Friday, February 4, 2011

Potty training

I tried coming up with a clever title for this post, something gripping and exciting about the topic...but then I realized, it is what it is.  There is nothing exciting and gripping about potty training; it's just something that every parent has to tackle at one point or another, just another step forward in our journey.

We started potty training this past weekend.  My little man decided that he had enough with diapers and refused to put them on.  Well, before his brother was born he had just about every possible sign of being ready to go diaperless.  You know, telling you when he was going to go, going longer hours without wetting his diaper, being "private" when he was going...we had it all.  That is, except an eager mother and father.  We had our hands full, we still do.  The prospect of running back and forth between a peeing toddler and a screaming newborn just didn't sound appealing.  Well, it still doesn't, but we decided that there was probably going to be no better time.  The only thing worse than the former scenario is a crawling baby who is bound to get into everything.

So, alas, we have begun.  I don't know what I thought, but I definitely thought that my son would be the 2 year old trained with the "3 day potty training."  Yeah, not so much.  I read the book, being passed through email from one mom to another.  Sure, he's got the pee, you get a sticker.  Getting there in time is the problem.  We've had quite a few shrieks of, "Mommy, pottttttttty."  The look on his face says it all, he's already gone.  Let's just say things are a lot messier at our house this past week.  And what is it with the fear of using toilets at other places??  This little boy refuses to pee at my mother in laws house, same potty seat and all. Patience is key with all things in parenting and I guess this will just be another notch in my belt.  Someone, please pray for me.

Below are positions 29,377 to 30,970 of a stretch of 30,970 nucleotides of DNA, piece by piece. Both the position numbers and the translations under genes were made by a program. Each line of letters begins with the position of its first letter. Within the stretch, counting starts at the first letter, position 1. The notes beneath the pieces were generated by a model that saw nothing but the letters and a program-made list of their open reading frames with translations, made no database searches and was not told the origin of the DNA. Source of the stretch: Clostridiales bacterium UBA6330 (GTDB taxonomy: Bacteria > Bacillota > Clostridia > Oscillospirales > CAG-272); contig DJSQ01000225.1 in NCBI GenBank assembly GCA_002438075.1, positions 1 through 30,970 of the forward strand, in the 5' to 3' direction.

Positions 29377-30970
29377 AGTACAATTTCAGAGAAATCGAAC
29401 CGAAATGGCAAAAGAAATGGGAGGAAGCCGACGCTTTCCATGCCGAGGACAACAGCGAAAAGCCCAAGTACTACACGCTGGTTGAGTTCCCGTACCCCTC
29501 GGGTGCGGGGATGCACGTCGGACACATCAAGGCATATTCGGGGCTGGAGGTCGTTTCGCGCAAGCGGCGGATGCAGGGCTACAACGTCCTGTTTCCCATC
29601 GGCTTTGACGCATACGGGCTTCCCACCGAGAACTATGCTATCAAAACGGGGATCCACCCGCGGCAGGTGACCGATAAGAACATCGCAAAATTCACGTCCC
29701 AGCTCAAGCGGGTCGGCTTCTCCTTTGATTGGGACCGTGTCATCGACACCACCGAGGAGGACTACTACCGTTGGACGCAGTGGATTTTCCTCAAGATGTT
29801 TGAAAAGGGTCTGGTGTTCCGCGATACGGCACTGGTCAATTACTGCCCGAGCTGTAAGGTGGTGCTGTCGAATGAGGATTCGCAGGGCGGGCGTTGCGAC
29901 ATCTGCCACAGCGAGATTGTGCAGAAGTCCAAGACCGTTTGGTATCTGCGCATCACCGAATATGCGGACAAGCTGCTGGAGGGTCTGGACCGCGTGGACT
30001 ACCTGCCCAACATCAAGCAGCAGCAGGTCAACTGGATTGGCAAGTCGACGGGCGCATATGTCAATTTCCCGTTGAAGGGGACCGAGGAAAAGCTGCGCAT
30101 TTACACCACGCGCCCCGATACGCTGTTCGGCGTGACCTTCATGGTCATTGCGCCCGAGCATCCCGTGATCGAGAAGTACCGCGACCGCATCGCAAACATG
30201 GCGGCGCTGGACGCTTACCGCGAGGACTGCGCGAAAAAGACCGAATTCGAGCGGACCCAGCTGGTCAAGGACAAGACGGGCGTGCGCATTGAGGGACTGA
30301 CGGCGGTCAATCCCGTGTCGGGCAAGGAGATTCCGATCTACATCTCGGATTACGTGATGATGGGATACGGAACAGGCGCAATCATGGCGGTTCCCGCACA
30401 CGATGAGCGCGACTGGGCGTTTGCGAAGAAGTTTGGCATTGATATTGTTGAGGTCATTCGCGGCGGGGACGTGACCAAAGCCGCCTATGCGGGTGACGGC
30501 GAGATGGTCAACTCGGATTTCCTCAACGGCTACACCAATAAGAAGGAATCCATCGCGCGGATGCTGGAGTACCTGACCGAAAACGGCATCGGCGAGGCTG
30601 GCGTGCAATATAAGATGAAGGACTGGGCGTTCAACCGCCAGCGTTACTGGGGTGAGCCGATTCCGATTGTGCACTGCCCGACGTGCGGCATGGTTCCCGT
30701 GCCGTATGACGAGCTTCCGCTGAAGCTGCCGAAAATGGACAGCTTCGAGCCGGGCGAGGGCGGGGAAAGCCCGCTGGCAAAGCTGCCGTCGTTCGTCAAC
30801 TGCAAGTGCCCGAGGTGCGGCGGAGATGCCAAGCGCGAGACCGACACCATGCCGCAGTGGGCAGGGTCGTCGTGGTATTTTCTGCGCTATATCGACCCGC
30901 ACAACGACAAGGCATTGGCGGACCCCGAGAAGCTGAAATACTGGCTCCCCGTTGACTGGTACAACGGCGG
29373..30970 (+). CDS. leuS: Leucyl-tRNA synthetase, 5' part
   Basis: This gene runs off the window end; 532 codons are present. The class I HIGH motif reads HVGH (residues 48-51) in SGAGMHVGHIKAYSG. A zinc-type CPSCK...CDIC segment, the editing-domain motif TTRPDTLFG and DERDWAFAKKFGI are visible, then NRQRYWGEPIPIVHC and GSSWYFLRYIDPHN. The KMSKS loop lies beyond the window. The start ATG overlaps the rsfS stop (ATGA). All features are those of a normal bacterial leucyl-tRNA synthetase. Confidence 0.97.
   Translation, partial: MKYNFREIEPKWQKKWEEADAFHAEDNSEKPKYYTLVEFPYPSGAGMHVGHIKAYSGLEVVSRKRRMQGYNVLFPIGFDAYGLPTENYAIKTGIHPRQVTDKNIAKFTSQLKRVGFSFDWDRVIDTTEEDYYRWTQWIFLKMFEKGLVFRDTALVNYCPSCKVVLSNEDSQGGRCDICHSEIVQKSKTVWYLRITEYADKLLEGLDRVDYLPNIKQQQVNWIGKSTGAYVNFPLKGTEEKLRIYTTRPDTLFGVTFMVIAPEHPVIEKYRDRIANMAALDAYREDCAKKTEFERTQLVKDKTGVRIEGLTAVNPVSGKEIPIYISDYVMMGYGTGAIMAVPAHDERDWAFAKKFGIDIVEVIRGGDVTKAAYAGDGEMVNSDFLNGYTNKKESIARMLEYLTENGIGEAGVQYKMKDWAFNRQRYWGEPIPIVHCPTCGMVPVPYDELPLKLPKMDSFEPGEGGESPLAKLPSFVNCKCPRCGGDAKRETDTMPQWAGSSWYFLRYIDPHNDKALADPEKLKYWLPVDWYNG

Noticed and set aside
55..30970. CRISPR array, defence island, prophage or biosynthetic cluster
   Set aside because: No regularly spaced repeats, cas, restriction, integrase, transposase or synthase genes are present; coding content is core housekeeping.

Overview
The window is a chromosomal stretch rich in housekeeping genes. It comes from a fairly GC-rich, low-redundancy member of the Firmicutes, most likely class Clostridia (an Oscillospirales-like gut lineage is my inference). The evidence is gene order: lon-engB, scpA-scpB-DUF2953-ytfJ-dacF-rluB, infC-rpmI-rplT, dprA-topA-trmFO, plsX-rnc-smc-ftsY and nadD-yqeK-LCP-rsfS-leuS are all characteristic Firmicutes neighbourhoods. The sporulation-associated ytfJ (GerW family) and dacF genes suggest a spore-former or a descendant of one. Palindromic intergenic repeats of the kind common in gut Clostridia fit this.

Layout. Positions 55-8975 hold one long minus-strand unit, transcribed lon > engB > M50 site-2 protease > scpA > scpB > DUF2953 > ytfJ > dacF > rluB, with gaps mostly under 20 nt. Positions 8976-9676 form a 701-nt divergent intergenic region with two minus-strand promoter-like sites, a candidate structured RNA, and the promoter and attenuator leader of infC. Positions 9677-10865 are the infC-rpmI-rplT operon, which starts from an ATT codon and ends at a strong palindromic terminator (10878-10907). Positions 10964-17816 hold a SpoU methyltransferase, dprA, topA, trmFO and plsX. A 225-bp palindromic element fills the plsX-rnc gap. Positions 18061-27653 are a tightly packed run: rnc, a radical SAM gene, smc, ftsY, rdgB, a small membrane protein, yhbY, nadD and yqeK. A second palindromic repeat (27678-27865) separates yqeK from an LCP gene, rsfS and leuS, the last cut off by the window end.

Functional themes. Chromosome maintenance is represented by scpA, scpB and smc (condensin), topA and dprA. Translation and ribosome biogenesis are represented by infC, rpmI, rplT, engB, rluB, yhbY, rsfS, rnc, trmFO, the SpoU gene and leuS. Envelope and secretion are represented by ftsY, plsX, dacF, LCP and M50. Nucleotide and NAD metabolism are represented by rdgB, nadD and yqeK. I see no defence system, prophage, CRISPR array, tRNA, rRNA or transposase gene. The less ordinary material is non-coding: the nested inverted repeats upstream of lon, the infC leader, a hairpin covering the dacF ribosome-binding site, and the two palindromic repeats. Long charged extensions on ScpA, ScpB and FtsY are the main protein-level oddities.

For those of you thinking about partaking on this adventure with me, here are some signs of readiness:

  • Your child stays dry at least two hours at a time during the day or is dry after naps.
  • Bowel movements become regular and predictable.
  • Facial expressions, posture or words reveal that your child is about to urinate or have a bowel movement.
  • Your child can follow simple instructions.
  • Your child can walk to and from the bathroom and help undress herself.
  • Your child seems uncomfortable with soiled diapers and wants to be changed.
  • Your child asks to use the toilet or potty chair.
  • Your child asks to wear grown-up underwear. 
I plan on picking up Elizabeth Pantley's "No Cry Potty Training" book tonight.  I'll keep you all updated.

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